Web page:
The basis for much of this international business activity begins with agreements reached between firms. Reaching satisfactory agreements requires negotiation and give and take by representatives from each firm, so that any important differences between firms can be eliminated. One potential barrier to this process may come from the cultural uniqueness that is present in each country. These cultural differences can and do impact behavior and understanding.
When negotiating internationally, ideas, expectations, and behavior can be culturally unique. Discussion and communication may be impeded because two sides think and act differently. When two people who think and behave differently attempt to communicate, the potential for disagreement and misunderstanding is great. For example, members of different cultures may focus on different aspects of an agreement. The implementation of a business agreement may be stressed in one culture, while the prevention of practical problems emphasized in another culture. In some cultures the attention of people may be directed more towards the specific details of the agreement, while other cultures may focus on how promises can be kept. Culture may cause people to view, or to value differently, the social interactions inherent in fashioning a business agreement. Different cultural systems could produce divergent negotiating styles, styles shaped by a nation’s culture, language, geography, history, and political system (Herbig and Kramer, 1991).
When negotiating across cultures, many of the rules used in one country may not apply elsewhere, especially when they may not be culturally acceptable by the other party to an agreement. For negotiators, this could include the concepts of give and take, of bargaining, or of compromise. The value of being frank and direct may be helpful to some and would help reach a quick agreement, but may not be acceptable behavior in another culture. Business owners from some countries may want to spend time building relationships and working slowly toward the achievement of that agreement instead of rushing into a new business deal.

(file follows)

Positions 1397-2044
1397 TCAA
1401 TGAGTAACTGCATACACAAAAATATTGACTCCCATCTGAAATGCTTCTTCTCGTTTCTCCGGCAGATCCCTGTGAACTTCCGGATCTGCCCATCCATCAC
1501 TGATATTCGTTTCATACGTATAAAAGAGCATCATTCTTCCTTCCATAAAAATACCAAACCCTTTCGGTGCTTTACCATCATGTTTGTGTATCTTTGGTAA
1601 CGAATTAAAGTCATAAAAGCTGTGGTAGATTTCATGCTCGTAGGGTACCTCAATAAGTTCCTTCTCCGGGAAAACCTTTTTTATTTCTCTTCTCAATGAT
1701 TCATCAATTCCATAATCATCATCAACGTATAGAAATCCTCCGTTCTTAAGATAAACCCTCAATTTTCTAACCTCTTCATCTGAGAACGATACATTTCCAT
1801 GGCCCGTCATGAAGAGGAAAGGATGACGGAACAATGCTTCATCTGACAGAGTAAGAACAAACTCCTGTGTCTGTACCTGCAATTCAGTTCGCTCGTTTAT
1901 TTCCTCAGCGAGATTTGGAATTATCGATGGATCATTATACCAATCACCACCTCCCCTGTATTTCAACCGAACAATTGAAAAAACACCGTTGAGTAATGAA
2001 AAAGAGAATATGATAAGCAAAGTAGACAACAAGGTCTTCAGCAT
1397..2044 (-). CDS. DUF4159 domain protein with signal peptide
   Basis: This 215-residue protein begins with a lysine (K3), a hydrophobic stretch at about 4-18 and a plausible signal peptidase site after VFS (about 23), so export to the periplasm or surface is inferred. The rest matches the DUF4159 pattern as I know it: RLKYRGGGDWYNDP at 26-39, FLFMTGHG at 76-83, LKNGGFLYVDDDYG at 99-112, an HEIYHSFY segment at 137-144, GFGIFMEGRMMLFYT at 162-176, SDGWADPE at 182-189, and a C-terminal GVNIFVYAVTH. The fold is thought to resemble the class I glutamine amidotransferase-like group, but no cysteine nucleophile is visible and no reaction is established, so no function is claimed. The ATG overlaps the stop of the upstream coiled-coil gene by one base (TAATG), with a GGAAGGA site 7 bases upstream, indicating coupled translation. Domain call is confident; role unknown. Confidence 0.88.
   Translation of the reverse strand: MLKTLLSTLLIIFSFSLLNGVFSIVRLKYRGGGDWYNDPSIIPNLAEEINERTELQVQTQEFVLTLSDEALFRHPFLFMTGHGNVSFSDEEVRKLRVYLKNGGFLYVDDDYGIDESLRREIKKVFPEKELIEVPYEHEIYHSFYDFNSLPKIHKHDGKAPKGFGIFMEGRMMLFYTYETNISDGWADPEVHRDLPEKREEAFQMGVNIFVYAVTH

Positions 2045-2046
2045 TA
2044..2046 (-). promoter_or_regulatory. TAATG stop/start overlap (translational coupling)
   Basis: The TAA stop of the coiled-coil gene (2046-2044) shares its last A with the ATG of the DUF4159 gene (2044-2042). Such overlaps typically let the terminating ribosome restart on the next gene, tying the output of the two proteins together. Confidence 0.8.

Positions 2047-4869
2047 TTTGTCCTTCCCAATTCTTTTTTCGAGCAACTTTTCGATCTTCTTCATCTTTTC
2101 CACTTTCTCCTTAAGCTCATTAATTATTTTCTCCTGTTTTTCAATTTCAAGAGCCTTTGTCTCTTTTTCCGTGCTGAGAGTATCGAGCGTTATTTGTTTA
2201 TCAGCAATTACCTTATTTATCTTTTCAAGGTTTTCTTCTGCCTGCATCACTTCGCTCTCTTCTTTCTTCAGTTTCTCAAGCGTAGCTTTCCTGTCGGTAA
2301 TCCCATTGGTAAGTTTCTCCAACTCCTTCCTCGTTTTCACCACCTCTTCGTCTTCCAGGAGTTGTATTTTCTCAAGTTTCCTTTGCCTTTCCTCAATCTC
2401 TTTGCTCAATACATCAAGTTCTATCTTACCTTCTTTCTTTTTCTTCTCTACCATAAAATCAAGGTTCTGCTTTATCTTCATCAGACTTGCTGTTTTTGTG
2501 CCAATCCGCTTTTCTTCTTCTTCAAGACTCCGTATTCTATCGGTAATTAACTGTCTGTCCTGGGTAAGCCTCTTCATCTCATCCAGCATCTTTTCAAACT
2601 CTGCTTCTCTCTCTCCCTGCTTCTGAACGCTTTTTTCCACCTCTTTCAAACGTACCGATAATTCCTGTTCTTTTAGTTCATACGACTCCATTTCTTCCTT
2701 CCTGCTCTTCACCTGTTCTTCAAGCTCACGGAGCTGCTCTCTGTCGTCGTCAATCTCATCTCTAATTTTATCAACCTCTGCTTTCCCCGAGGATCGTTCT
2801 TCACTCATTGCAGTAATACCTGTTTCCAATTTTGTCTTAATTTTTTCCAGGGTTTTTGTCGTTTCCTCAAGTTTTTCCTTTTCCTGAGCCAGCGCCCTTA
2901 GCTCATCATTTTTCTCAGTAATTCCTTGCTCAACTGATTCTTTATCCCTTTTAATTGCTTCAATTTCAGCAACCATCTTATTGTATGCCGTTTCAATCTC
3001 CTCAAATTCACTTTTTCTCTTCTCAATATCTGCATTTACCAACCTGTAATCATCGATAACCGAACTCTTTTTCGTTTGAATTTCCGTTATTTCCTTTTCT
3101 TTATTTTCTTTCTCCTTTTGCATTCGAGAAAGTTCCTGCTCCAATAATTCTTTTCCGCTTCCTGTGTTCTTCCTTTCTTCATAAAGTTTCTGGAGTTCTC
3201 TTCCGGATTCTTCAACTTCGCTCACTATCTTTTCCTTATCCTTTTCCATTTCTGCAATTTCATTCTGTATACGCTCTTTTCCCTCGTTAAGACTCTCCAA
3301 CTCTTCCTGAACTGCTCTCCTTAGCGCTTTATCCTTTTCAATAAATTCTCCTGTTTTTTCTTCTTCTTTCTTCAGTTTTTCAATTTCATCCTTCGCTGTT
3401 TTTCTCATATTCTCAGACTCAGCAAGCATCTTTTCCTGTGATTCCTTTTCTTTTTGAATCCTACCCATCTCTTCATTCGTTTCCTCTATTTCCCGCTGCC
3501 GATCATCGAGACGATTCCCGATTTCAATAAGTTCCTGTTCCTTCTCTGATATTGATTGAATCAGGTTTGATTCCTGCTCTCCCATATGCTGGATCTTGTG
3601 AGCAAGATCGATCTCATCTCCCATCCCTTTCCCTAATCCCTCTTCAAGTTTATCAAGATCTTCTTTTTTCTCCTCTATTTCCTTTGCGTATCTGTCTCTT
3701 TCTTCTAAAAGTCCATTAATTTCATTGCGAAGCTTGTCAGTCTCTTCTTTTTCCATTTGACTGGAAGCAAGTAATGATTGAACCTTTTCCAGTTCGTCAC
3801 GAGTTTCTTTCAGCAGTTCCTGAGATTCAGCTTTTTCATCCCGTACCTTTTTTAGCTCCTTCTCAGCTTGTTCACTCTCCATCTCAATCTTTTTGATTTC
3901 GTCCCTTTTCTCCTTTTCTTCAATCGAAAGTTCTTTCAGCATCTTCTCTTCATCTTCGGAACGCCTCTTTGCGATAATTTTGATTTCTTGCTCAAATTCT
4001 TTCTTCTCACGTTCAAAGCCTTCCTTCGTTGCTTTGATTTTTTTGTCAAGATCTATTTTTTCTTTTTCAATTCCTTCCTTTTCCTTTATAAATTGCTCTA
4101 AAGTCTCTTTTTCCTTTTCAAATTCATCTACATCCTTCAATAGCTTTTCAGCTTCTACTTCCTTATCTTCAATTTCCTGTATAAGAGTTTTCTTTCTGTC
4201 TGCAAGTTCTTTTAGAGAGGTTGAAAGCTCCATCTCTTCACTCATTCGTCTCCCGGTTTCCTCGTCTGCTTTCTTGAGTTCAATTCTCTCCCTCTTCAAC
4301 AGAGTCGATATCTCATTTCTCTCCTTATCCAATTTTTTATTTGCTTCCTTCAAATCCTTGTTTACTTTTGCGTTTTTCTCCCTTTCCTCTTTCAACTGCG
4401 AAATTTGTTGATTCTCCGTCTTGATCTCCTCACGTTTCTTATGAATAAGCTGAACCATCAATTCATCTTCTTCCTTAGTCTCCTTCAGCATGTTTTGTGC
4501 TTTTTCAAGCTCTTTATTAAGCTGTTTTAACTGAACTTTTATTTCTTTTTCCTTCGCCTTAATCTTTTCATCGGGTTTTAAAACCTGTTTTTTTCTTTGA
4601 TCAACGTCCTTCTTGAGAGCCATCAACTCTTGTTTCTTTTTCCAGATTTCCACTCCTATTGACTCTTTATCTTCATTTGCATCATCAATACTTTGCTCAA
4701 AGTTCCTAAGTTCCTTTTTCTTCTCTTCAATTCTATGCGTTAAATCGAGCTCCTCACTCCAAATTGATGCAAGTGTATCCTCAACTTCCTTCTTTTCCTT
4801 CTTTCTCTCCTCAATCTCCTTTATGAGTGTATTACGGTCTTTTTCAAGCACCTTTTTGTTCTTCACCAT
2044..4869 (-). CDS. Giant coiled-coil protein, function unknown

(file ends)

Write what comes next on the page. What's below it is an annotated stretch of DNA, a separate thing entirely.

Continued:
The study of negotiation tends to include not only business relationships between parties, but also tactics, strategies, and positioning. However, in a cross-cultural context, two business negotiators could be separated from each other by a totally different language and culturally-based business etiquette, and also by a different way of perceiving the world, of defining business goals, of expressing feelings, and of showing or hiding motivation and interests. Being straightforward and aggressive may not necessarily be acceptable behavior for members of some cultures.
Cross-cultural negotiation is a field of considerable interest in this age of the global economy. Many authors have written books or articles concerning how to negotiate with firms from another culture. The most popular cultures to discuss are Japan (Graham, 1984, 1986; Kramer, 1989), China (Tung, 1982), and the Russians (Graham et al., 1992; Nite, 1985). Although many have discussed those elements in negotiations which are crucial to business success (see for example, Graham, 1985; Herbig and Kramer, 1991), few empirical studies have been conducted.
While negotiation is an area of research with numerous studies, few have been conducted on cross-cultural negotiations in a business setting. Tung (1982) found Japanese and Chinese bargaining behavior to be considerably different from that of Americans. Graham (1985) reported differences in business negotiating styles among American, Brazilian, and Japanese businesses.